How many times have you heard someone say “It’s all in your head”? Or you might hear a phrase like “What’s going on with them up there?” Perhaps a more archaic take? “They’ve got bats in their belfry!“
Regardless of which cliché or metaphor you choose, the idea that the seat of our consciousness and the home of our mind is inside our skull in between our ears is a long and deep seated one.
But what if that’s not the case at all? As Anna Halprin famously said, “The body is a microcosm of the universe.” Just as no star or planet is actually the center of things, perhaps our mind exists in some undefined space defined by our sensory inputs and environment?
Once upon a time, the greatest thinkers on earth considered our planet to be the center of the universe. That would certainly make our existence neat and tidy, but science and the development of human knowledge put that idea to rest.
Perhaps the same is true with our idea of mind? Sure we’ve got a very important mass of gray matter kicking around in our noggins, but there’s only so much our brain can do without the network of sensory inputs that give it the information it needs to guide us.
I’ve long been a fan of Marshall McLuhan who way back in the 1960s proposed the idea of that every new technology is an extension of our nervous system. He observed the shift in communication from print media, such as books and newspapers, to radio and then on to television. One can only imagine what he would have had to say about the internet and beyond.
The title of his most famous book is often misconstrued. He was not referring to the medium as being “the message”. He was looking at the developments in media technology from a more environmental and somatic standpoint. “McLuhan adopted the term “massage” to denote the effect each medium has on the human sensorium, taking inventory of the “effects” of numerous media in terms of how they “massage” the sensorium.”
“The Medium is the Massage” is a far deeper concept if you think about it. Whereas, in archaic times the sensory inputs our brain received stopped at the tips of our fingers, the range of our hearing, and the distance of our eyesight, every new development of media extends these capacities.
The written word in the form of a book could carry an idea from one end of the Earth to the other. Radio allowed our ears to hear at vast distances. Television, of course, gave our eyes a real-time window into events happening all over the globe. “We look at the present through a rear-view mirror. We march backward into the future.”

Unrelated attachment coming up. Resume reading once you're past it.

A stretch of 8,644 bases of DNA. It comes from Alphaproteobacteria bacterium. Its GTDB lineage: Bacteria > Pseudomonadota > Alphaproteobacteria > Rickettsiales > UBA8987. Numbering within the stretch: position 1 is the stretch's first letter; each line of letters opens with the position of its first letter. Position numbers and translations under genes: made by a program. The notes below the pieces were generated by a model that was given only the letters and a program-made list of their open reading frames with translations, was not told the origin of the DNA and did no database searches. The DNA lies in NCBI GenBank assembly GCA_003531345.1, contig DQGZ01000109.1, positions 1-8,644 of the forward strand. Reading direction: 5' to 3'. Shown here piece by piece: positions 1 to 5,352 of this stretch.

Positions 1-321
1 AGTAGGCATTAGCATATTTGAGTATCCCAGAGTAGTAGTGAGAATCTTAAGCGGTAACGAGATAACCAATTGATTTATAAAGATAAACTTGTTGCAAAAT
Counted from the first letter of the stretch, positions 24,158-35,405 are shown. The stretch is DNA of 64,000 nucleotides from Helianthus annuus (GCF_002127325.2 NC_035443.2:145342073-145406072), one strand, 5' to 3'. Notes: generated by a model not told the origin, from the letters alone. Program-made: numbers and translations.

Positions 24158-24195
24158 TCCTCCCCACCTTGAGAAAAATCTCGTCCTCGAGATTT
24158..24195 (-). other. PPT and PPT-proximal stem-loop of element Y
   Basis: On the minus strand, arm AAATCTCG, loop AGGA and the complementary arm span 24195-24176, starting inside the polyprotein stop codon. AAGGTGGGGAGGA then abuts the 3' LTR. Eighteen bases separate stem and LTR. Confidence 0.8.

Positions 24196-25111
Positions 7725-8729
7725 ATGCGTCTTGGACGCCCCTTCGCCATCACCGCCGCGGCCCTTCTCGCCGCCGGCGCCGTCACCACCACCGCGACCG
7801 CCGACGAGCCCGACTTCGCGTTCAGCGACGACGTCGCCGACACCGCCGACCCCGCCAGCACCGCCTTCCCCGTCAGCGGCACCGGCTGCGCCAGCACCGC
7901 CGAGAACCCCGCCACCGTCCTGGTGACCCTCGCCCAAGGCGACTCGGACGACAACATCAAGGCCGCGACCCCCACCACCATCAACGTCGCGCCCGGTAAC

To accept the idea that our sensory inputs “massage“ our brains in order to form consciousness, then it stands to reason that our consciousness is expanding its reach as our sensory inputs are enhanced by technology. So then, one might say that our various modern mediums are in fact giving our consciousness a “massage”.
Such were my thoughts yesterday as I heard someone on the radio discussing new technologies that are purportedly cracking the code to “read” your mind.
When we think of the “mind readers“ of yore, from science fiction or the movies, we tend to think that they are somehow boring into the subjects head and getting at their innermost thoughts there.
But the tech-bros who are actively pursuing this (somewhat scary) subject say that it actually works the other way around. When they wire up someone’s head to monitor the brain waves, they also keep track of heart rate, skin temperature, and a number of other external and environmental signals.
The science seems to get fairly complicated quickly, but the gist of it is that our brain operates in the context of the signals it receives. In other words, our “mind” is not seated between our ears, but rather is an amalgam of a much larger system of inputs and impulses.
So it would appear that the late great Anna Halprin had it right all along. As science and technology progress, we are bound to experience our consciousness expanding right along with it.
As people with bodies (in motion), it’s up to us to remember who’s in there perceiving it all anyway!
Much love till next Monday!
Director of the Dance First Association
Publisher of Conscious Dancer Magazine